The Health Resources and Services Administration (HRSA) has awarded LSU Health New Orleans' School of Nursing $2.6 million over four years to increase the number of nurse practitioners and nurse midwives trained and prepared to provide equitable, culturally aligned, quality primary care services, mental health and substance use disorder care, and maternal health care to underrepresented populations in rural, urban, tribal, and underserved areas across the state. The project will establish new partnerships, provide tuition support to a diverse group of students, and enhance the curriculum.
There is a tremendous need for increasing the number and expanding the distribution of primary care nurse practitioners and nurse midwives to rural areas to address the unmet primary care, mental health care, and maternal health needs of Louisiana. We are recruiting primary care nurse practitioners (adult-gerontology primary care, family, pediatric, and psych-mental health) and nurse-midwifery applicants today."
Sherry Rivera DNP, ANP-C, FNKF, FAANP, Program Coordinator of the Adult-Gerontology Primary Care Nurse Practitioner Concentration and Assistant Professor of Clinical Nursing at LSU Health New Orleans School of Nursing
Sixty-three of Louisiana's 64 parishes meet the criteria for designation as primary care health professional shortage areas, and those who are there are aging. A lack of primary care providers is a commonly cited cause for limited access to health care in rural Louisiana. Similar projections indicate a deficit of adult psychiatrists available, with projected availability only meeting approximately 50% of the demand. In Louisiana, 24% of women live in a parish considered a low-access area and 9% live in a maternity care desert. An analysis of pregnancy-associated deaths in the state from 2016 to 2017 found a 91% increase in the risk of maternal mortality for women living in a maternity care desert.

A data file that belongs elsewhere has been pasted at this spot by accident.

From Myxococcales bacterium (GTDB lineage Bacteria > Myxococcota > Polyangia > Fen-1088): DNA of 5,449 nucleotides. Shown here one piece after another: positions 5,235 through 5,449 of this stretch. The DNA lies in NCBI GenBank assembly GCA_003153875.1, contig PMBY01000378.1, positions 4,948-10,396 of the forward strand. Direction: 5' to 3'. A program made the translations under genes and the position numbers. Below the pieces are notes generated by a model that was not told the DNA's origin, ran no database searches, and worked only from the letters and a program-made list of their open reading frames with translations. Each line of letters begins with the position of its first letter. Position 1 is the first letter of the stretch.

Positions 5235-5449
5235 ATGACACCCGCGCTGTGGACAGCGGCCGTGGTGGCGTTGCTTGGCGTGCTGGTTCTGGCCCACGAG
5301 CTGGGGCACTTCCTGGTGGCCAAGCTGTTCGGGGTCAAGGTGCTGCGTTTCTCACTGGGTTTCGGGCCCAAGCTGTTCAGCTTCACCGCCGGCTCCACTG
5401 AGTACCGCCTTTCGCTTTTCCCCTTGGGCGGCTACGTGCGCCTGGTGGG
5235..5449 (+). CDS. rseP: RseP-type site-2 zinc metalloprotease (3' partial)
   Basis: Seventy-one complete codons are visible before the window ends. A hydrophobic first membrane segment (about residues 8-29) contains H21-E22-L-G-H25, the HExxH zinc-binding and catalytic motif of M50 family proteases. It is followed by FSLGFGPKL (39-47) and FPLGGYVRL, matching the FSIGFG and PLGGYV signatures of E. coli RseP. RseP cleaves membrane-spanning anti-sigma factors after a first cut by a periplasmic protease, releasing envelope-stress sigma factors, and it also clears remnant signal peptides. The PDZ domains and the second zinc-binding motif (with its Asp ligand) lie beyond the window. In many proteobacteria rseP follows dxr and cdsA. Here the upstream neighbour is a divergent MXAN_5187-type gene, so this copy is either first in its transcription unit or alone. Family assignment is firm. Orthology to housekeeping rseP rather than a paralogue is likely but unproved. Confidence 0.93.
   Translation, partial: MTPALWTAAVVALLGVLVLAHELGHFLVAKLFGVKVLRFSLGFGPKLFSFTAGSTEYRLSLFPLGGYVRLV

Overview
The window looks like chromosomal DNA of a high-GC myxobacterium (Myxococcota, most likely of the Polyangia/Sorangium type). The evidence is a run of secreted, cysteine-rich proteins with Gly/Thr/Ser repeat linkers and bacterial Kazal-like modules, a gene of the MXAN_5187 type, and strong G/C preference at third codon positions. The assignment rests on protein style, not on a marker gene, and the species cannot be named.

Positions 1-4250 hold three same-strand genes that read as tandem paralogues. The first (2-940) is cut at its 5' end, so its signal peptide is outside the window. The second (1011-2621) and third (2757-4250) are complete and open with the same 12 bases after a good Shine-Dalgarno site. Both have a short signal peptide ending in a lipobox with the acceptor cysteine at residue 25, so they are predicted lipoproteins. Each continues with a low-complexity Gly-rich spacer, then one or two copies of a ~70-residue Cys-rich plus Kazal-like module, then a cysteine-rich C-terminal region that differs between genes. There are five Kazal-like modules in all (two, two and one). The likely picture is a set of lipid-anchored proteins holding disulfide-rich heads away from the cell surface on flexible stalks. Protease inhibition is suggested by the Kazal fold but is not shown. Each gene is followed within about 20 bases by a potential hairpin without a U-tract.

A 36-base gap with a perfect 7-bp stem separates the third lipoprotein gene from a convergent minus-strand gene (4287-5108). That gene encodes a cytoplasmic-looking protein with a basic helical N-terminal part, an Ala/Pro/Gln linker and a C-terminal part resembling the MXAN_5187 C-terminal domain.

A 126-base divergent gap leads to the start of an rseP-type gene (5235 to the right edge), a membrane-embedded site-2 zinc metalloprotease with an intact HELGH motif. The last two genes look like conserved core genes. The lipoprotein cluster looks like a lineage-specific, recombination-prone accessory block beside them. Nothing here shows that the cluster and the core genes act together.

The funding will also support professional development and education for advanced practice nursing clinical faculty and preceptors.
The project will build upon and enhance current advanced practice nursing education and training for mental health and substance use disorders supported by the $1.25 million HRSA Behavioral Health Workforce and Education and Training Grant, as well as the $3 million grant for the Clinical Nurse Educator Academy for Region 6 to LSU Health New Orleans School of Nursing.
"HRSA funding of this grant will continue to support our nursing school's efforts to meet the current health care advanced nursing practice workforce challenges while relieving some of our students' financial burdens," says Demetrius J. Porche DNS, PhD, ANEF, FACHE, FAANP, FAAN, Professor and Dean of LSU Health New Orleans School of Nursing.